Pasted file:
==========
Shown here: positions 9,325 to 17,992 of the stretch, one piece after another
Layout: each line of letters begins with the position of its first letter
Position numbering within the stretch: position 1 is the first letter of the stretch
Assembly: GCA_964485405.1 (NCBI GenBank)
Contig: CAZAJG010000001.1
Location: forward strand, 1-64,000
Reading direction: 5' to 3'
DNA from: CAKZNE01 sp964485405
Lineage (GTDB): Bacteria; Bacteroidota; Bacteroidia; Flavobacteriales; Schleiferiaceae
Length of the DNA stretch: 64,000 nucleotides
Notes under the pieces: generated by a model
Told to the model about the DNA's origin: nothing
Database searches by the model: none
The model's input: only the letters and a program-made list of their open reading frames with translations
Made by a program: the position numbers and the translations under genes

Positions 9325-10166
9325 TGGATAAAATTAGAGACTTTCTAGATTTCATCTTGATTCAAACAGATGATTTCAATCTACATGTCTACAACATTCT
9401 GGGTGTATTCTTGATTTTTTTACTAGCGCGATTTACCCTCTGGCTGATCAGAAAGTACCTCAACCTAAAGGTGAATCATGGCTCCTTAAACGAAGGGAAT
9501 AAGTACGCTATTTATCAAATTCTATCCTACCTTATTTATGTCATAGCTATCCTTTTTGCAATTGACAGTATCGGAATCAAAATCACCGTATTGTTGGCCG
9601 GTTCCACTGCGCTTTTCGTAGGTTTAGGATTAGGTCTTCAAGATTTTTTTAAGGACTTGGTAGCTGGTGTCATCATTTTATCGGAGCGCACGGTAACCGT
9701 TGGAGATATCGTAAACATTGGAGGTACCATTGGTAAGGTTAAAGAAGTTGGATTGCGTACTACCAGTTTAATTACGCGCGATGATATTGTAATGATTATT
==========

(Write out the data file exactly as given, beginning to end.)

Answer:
Shown here: positions 9,325 to 17,992 of the stretch, one piece after another
Layout: each line of letters begins with the position of its first letter
Position numbering within the stretch: position 1 is the first letter of the stretch
Assembly: GCA_964485405.1 (NCBI GenBank)
Contig: CAZAJG010000001.1
Location: forward strand, 1-64,000
Reading direction: 5' to 3'
DNA from: CAKZNE01 sp964485405
Lineage (GTDB): Bacteria; Bacteroidota; Bacteroidia; Flavobacteriales; Schleiferiaceae
Length of the DNA stretch: 64,000 nucleotides
Notes under the pieces: generated by a model
Told to the model about the DNA's origin: nothing
Database searches by the model: none
The model's input: only the letters and a program-made list of their open reading frames with translations
Made by a program: the position numbers and the translations under genes

Positions 9325-10166
9325 TGGATAAAATTAGAGACTTTCTAGATTTCATCTTGATTCAAACAGATGATTTCAATCTACATGTCTACAACATTCT
9401 GGGTGTATTCTTGATTTTTTTACTAGCGCGATTTACCCTCTGGCTGATCAGAAAGTACCTCAACCTAAAGGTGAATCATGGCTCCTTAAACGAAGGGAAT
9501 AAGTACGCTATTTATCAAATTCTATCCTACCTTATTTATGTCATAGCTATCCTTTTTGCAATTGACAGTATCGGAATCAAAATCACCGTATTGTTGGCCG
9601 GTTCCACTGCGCTTTTCGTAGGTTTAGGATTAGGTCTTCAAGATTTTTTTAAGGACTTGGTAGCTGGTGTCATCATTTTATCGGAGCGCACGGTAACCGT
9701 TGGAGATATCGTAAACATTGGAGGTACCATTGGTAAGGTTAAAGAAGTTGGATTGCGTACTACCAGTTTAATTACGCGCGATGATATTGTAATGATTATT